February 19, 1988
BURYL WHEATLEY, PLAINTIFF-RESPONDENT
INTERNATIONAL HARVESTER COMPANY, DEFENDANT-PETITIONER
APPELLATE COURT OF ILLINOIS, FIFTH DISTRICT
520 N.E.2d 975, 166 Ill. App. 3d 775, 117 Ill. Dec. 624 1988.IL.233
Appeal from the Circuit Court of Madison County; the Hon. A. A. Matoesian, Judge, presiding.
JUSTICE KARNS delivered the opinion of the court. WELCH and LEWIS, JJ., concur.
DECISION OF THE COURT DELIVERED BY THE HONORABLE JUDGE KARNS
International Harvester Co. (n/k/a Navistar International Transportation Corp.) (hereinafter IH) appeals from an order of the circuit court of Madison County denying its motion for a change of venue or in the alternative to dismiss the complaint. We reverse.
Plaintiff, Buryl Wheatley, was involved in a single-vehicle accident in New York City on February 28, 1983. The truck he was driving was manufactured by IH. IH had sold the truck to Ryder Truck Rental, Inc. (Ryder), and Ryder had leased the truck to National Starch and Chemical Corp. , which in turn contracted with Global Leasing, Inc. (Global), for labor. Global was the one which hired plaintiff as a truck driver.
Plaintiff filed his first action based on the New York City accident in Madison County against IH, Ryder and NS on March 7, 1983 (Wheatley I). In this suit, plaintiff alleged several theories of recovery sounding in strict products liability and negligence. All three defendants filed timely motions for a change of venue. On September 21, 1984, the circuit court denied all three motions, finding that Ryder was "doing business" in Madison County. This order was later vacated. On December 4, 1984, the court again denied the motions for a change of venue. No reasons were given for the ruling. IH appealed the trial court's decision to this court. We concluded that the trial court erred in holding that Ryder did business in Madison County. In an unpublished order dated July 1, 1985 (Wheatley v. International Harvester Co. (1985), 133 Ill. App. 3d 1165 (unpublished Rule 23 order), we reversed the circuit court's order and remanded the cause for further proceedings.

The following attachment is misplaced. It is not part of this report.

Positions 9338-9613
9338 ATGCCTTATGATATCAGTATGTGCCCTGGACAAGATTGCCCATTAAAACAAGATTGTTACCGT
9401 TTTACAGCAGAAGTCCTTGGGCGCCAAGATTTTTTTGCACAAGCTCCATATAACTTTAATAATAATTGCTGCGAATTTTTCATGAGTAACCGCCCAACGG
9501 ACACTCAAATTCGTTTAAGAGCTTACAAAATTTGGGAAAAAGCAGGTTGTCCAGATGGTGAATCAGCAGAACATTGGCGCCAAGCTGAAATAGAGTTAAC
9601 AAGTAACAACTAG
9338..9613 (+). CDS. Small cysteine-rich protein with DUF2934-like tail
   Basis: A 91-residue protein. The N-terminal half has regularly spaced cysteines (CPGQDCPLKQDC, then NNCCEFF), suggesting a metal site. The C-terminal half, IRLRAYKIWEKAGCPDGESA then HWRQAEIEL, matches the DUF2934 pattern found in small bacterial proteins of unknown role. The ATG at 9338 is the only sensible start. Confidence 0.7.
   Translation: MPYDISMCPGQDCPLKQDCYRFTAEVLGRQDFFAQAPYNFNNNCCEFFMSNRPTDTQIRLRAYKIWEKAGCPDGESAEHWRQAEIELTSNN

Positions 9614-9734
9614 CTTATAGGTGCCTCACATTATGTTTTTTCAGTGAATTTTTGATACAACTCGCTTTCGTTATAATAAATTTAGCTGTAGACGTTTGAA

Prior to our mandate reaching the circuit court, plaintiff moved for voluntary dismissal. The circuit court entered an order on July 12 granting plaintiff's motion to dismiss Wheatley I without prejudice. Our mandate subsequently was filed in the circuit court on August 23, 1985. On September 30, plaintiff filed the instant action (Wheatley II), again in Madison County. The complaint in Wheatley II is virtually identical to that of Wheatley I. NS filed a motion to transfer venue and IH filed a motion to dismiss, or in the alternative, to transfer venue. Ryder did not file a motion to transfer venue but rather filed an answer to the Wheatley II complaint admitting that it was doing business in Madison County. The trial court denied IH's motion without stating any reason for its ruling. It is this order from which IH appeals.